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Air France Stalls Transavia Roll Out

Air France Stalls Transavia Roll Out

Postponement of low-cost roll-out designed to placate pilots amid strike’s mounting costs

Something had to give, as Air France’s pilot strike entered its second week, at a cost of 20 million euros a day.

Today Alexandre de Juniac, Frédéric Gagey and the group’s managerial teams were the parties to yield – at least partially – as they announced it would postpone plans to create Transavia low-cost subsidiaries in Europe (outside France and the Netherlands).

The move is designed to get planes in the air again after unions talks had reached deadlock. Today Air France anticipates operating 42 per cent of flights, marginally more than yesterday.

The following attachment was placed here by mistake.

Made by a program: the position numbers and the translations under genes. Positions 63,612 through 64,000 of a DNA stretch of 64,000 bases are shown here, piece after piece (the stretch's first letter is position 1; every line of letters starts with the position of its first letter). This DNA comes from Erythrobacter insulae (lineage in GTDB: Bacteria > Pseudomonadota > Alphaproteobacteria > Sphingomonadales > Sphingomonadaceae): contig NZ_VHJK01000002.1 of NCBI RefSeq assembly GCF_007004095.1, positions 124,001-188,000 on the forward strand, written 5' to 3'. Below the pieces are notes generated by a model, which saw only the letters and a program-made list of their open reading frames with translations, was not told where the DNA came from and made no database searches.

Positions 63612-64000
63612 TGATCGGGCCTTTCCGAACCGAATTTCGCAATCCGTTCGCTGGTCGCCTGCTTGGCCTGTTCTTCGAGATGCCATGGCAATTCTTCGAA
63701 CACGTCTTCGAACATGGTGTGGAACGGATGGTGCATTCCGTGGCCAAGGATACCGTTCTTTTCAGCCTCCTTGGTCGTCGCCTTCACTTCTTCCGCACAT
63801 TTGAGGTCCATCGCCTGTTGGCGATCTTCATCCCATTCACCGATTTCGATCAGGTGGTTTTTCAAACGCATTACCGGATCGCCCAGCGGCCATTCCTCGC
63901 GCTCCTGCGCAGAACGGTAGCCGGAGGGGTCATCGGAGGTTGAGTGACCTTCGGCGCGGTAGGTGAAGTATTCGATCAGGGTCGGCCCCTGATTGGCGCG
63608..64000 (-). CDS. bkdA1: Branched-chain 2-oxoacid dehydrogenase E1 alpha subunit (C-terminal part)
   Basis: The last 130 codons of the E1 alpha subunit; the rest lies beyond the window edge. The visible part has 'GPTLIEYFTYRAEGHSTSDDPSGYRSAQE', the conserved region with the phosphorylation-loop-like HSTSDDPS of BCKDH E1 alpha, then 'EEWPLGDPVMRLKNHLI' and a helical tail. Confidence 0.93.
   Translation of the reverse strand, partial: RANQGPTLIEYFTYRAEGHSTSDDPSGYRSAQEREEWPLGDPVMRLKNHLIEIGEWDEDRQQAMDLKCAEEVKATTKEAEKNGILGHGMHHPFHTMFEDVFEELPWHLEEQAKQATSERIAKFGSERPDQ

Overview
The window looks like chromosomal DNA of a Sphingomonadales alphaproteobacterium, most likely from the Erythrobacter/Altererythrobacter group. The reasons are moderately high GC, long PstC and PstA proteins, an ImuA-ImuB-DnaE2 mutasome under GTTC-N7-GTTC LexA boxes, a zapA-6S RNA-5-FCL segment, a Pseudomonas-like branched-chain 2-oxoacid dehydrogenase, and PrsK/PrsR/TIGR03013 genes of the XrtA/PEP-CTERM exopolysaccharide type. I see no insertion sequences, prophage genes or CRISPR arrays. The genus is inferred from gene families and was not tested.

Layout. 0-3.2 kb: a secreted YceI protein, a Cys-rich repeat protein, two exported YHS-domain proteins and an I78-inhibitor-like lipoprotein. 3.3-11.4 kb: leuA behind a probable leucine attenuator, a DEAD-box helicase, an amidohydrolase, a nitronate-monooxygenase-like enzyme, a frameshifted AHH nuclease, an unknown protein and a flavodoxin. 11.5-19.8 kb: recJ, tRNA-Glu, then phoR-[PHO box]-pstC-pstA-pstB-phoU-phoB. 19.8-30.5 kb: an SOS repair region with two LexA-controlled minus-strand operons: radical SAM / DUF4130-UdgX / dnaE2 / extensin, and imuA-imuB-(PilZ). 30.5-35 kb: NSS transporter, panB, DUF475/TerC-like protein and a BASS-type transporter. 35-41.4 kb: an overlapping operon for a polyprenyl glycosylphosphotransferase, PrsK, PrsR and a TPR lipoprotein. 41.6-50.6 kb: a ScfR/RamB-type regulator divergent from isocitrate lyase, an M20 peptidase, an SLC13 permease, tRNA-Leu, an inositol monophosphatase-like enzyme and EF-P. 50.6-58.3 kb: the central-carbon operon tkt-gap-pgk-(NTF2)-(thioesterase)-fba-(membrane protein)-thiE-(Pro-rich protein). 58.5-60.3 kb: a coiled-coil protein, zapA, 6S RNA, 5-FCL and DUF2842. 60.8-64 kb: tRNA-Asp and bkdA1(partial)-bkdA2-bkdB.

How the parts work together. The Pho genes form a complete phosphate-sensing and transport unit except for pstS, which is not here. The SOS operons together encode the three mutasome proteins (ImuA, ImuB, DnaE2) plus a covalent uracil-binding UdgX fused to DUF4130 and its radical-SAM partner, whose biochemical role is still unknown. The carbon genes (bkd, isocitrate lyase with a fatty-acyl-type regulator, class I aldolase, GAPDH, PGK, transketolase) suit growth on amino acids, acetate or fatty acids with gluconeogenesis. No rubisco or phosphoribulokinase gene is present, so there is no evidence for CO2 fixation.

The management is sticking to its guns though, asserting that Air France-KLM’s development in the low-cost market in Europe “is both strategic and urgent” for the Group’s future. De Juniac reaffirmed that it still anticipates a fleet of more than 100 Transavia aircraft by 2017.

Air France pilots are amongst the highest paid in Europe, hence their objection to a new low-cost, short-haul carrier.

The airline recommends passengers with reservations until September 26 to postpone their trip or change their ticket at no extra cost.

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